Other baby stuff: Baby is growing hair, lashes and eyebrows now. (Weird!) It can hear my voice. (So weird!) Supposedly I will feel it move soon. (Super duper weird!)

At night before I fall asleep, I lie very still and focus on the baby and try to feel it flutter. Sometimes I even feel the tiniest bit of something! And then I’ll realize I ate a lot of lentils this week, and I’m probably feeling what my friend Ashley calls “a cherished moment of gas.”

New this week: I am itchy. All the time. Every part of me. I’m sure part of this can be attributed to living in the desert in winter. But I think part of it is also caused by my skin expanding to accommodate an entirely new human.

These products have been hitting the dry spot: Weleda stretch mark massage oil, Weleda sea buckthorn creamy body wash and Alba very emollient body lotion. Sweet, sweet emollience.

Cream of the crop.

 

Also my hair has been weird. The curl is weird. Length is weird. Ends are dry. Where’s the glorious, thick pregnancy hair I’ve read about? I want my money back!

Clothes: Still wearing my regular clothes, but I’ve also added this maternity T-shirt into the rotation. It is so soft and so long, and it is black like Morrissey’s soul, and I love it forever and ever.

Liz Lange for Target; very comfortable for me.

 

I have also been wearing my Thai fisherman plants a lot. What exactly are Thai fisherman pants? Well, they are pants that involve a lot of fabric, very wide legs and a weird, wide waistband that is elaborately folded, then tied.

I was certain these pants would become fashion’s next big thing, and I stocked up while I was in Chiang Mai. I have about six pairs in a variety of colors.

I mean, they still haven’t gotten very trendy yet. And sometimes people point and openly laugh at me when I wear them to Trader Joe’s. But someday, you’ll all see.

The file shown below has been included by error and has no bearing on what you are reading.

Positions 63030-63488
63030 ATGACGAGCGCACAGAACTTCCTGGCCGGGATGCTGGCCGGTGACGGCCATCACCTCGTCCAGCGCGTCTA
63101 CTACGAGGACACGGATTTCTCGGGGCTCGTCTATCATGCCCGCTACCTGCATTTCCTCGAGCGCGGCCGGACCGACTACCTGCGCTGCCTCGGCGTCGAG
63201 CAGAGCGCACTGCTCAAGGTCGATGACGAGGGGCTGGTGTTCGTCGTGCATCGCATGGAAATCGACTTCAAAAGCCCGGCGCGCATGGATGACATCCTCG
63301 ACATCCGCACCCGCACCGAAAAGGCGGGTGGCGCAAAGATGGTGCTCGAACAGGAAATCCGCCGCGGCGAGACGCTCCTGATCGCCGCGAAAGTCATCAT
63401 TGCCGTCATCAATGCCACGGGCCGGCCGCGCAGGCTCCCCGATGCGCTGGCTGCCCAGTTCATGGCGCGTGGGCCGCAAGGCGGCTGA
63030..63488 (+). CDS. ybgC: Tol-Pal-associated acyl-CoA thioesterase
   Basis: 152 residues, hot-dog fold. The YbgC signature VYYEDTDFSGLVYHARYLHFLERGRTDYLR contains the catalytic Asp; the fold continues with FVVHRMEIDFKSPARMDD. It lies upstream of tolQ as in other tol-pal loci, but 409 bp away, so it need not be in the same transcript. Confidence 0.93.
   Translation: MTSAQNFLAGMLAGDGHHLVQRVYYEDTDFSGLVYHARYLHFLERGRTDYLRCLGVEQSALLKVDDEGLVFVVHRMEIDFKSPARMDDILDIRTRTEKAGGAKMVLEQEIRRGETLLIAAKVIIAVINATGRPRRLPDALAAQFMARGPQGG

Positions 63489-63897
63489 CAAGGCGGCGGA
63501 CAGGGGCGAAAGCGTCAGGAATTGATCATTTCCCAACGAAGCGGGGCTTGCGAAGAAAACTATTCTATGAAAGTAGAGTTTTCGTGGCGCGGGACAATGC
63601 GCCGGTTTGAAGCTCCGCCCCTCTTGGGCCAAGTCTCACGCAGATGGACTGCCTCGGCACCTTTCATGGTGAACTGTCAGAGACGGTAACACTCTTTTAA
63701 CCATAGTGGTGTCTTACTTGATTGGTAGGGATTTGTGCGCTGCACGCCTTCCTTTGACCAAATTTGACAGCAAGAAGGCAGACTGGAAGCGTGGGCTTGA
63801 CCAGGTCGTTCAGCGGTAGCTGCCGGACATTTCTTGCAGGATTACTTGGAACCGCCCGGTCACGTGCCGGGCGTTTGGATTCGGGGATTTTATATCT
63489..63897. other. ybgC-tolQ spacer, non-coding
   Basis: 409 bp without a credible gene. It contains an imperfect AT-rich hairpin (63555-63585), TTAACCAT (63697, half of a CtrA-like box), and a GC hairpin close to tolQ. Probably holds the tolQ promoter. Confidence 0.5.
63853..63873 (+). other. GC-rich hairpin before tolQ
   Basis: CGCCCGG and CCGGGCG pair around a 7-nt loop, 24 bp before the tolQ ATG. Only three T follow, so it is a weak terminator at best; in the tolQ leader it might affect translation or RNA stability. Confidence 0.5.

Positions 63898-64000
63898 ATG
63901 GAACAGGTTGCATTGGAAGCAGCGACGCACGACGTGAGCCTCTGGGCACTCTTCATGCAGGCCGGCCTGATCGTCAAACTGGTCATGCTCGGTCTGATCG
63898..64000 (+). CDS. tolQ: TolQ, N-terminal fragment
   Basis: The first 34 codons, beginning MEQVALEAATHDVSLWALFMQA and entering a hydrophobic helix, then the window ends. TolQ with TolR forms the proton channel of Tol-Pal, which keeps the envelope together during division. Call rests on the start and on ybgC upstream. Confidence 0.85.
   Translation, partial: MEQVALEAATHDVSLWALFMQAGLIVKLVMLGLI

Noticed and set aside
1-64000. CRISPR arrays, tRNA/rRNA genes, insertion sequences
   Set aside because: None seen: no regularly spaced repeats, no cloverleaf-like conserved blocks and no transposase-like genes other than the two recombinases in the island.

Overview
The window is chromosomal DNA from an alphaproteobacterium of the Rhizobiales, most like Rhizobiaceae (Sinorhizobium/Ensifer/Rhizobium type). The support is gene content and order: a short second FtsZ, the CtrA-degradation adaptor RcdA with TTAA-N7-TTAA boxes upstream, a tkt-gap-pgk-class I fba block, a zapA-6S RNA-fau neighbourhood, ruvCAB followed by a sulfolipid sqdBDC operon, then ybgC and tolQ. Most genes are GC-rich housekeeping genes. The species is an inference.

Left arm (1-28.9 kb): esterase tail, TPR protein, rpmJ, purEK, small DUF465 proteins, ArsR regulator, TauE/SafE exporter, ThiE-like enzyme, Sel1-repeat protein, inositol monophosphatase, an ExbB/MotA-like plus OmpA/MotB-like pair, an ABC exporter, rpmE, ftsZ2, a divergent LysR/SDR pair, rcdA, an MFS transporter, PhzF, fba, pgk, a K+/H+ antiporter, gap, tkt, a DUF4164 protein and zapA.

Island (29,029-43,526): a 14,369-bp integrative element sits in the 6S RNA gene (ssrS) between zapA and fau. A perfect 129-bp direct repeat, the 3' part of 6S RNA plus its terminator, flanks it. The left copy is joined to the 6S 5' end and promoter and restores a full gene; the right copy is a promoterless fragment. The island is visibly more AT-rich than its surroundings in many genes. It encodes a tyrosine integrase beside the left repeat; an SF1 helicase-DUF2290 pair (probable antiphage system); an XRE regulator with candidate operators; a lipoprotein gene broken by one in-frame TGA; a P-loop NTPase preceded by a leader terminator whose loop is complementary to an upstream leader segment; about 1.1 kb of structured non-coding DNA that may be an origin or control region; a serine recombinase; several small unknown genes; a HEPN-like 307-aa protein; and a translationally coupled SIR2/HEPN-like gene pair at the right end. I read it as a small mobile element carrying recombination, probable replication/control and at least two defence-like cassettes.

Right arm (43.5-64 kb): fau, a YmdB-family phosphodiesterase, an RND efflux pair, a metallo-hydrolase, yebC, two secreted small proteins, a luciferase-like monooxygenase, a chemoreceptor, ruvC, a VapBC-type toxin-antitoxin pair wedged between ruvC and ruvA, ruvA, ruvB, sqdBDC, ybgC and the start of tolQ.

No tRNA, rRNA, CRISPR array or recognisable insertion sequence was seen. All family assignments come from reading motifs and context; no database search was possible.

Who’ll be laughing then? Me and this guy.

I’d post a photo of me in my Thai pants, but the internet isn’t ready for that much sexy.

 

Husband: Happy.

Let’s hope we’re better at making babies than selfies.

Pregnancy Week 14: The Salton Sea and No Pee

January 5, 2014

Oh hey, energy. I’ve missed you.

This week brought fewer naps, a 12-mile bike ride, a handful of hikes and a renewed love of berry smoothies.

On top of a mountain, powered by my own two feet.

 

The Husband and I also made a quick day trip to the Salton Sea for a short (2-mile) hike along the shoreline.

The Salton Sea, created by Colorado River flooding, is one of the lowest spots on earth and one of the world’s largest inland seas. It’s a bizarre place. Though the sea was once lined with resorts and known as the American Riviera (or the Riviera of California), it’s now surrounded by abandoned homes and dilapidated buildings. It’s also an environmental disaster.

Still, it’s really beautiful. It’s an important stopover for migratory birds. It’s filled with millions of fish. Plus, I have a soft spot for broken places and worn things.

All quiet on the Salton Sea.

 

I love the stillness there. Like someone pressed life’s pause button.

Maybe that’s why I wanted to take this week’s pregnancy photo there. I’m in a happy place right now, and I want to savor this moment.

My hump: Week 14.

 

About 30 miles away is the desolate desert town of Niland, home to Slab City, an abandoned military training area that now attracts drifters, squatters and others seeking an alternative lifestyle — one entirely off the grid.

If you’ve seen “Into the Wild,” a portion of it takes place here.

Even Bella from Twilight couldn’t ruin this part of the film.

 

Niland is also home to Salvation Mountain. Part of “Into the Wild” took place here too. Here’s a clip.